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Cold-shooting Nets are blown out by Hawks

Brooklyn Nets guard Bojan Bogdanovic, guard Deron Williams,

Brooklyn Nets guard Bojan Bogdanovic, guard Deron Williams, forward Joe Johnson, forward Kevin Garnett, and center Mason Plumlee look on from the bench at the end of the fourth quarter against the Atlanta Hawks of an NBA game at Barclays Center on Friday, Dec. 5, 2014. Credit: Kathleen Malone-Van Dyke

Kevin Garnett was getting into it with Hawks forward Mike Scott early in the second quarter, although he was jawing away in relatively clean terms, considering his penchant for using words that would make a sailor blush.

Unprompted by anyone or anything, Garnett kept barking at Scott. "There's trash out here!" he said, repeating it for effect. "There's trash out here!"

But it turned out that the only real rubbish on the Barclays Center floor on this night was the home team.

The Nets came in riding high after consecutive wins over the Knicks and defending champion Spurs. But they were unable to get anything going offensively Friday night in a 98-75 loss to Atlanta in which they were outscored 36-13 in the second quarter.

"This was frustrating tonight," Deron Williams said. "Disappointing. Embarrassing. Especially after the last two wins, to come out and play the way we did. I'm definitely surprised and all those emotions I said. I just can't put my finger on it."

The Nets (8-10) fell behind by 32 (91-59), scored only 31 points in the first half and totaled 19 turnovers. They never got into a sustainable rhythm, and coach Lionel Hollins emptied his bench, inserting seldom-used reserves for the entire fourth quarter.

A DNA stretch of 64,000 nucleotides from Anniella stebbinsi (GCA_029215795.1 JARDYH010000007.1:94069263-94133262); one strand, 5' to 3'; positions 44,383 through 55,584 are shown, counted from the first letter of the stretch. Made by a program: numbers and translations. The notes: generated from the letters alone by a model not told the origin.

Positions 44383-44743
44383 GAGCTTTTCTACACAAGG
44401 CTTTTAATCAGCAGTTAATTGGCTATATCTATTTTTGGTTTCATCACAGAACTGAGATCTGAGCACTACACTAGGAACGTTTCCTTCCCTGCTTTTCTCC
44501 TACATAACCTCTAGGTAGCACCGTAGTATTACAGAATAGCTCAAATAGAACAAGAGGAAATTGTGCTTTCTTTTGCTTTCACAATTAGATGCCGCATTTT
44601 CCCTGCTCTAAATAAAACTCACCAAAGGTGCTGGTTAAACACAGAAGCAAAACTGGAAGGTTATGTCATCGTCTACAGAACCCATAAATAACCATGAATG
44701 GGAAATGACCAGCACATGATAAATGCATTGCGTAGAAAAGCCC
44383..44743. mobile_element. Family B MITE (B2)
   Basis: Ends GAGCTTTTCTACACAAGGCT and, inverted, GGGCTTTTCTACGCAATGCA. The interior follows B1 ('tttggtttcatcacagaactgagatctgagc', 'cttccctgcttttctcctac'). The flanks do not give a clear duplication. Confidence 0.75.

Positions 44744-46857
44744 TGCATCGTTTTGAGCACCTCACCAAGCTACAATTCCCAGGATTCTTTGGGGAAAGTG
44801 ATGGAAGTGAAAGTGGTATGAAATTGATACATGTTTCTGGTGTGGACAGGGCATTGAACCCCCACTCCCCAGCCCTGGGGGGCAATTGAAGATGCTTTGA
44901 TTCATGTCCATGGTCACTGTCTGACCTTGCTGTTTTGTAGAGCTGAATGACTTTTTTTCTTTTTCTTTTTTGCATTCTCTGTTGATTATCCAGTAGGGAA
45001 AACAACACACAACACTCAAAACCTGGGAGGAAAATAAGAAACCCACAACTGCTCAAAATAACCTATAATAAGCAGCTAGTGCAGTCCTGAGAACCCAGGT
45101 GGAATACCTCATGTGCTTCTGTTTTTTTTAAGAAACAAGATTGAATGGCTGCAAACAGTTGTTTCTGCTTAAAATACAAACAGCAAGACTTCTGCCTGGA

In making only 37.5 percent of their shots overall -- 26.3 percent in the second quarter -- the Nets were about as cold as they've been at any point during this roller-coaster season.

The Nets, who fell to 1-8 against teams with winning records, misfired on 13 of their first 14 shots in the second quarter and wound up shooting 5-for-19 in the period. The Hawks shot 12-for-18 in the quarter, including 6-for-11 from beyond the three-point arc.

DeMarre Carroll, who led the Hawks (12-6) with 18 points, drained all five of his shots in the quarter, going 4-for-4 from three-point range. He had 14 of Atlanta's 36 points in the quarter, singlehandedly outscoring the Nets.

"It really got away from us there," said Brook Lopez, who paced the Nets with 20 points and seven rebounds. "They really shot the ball well and we kind of got away from things that we've been doing well the past few games. I thought we made an effort in the third quarter, but at that point their confidence was pretty high. They just kept knocking it down, so it's tough.''

Said Hollins: "Sometimes you come out flat, and we were flat tonight."

That's what made this loss that much tougher to swallow for the Nets -- knowing they were riding the emotional wave after successive wins over the Spurs and Knicks, only to come crashing back to reality.

"Yeah, it makes it more difficult," Joe Johnson said. "But the past two games, I didn't think we were in a good rhythm offensively. I just thought our defense kept us in the game and we were able to pull it out late. Tonight was a game that the opponent had the hot hand and we couldn't do nothing about it."

King James and royals. As part of their three-day visit to the East Coast next week, Prince William and Princess Kate are scheduled to be in attendance Monday when the Nets host LeBron James' Cavaliers.

New York Sports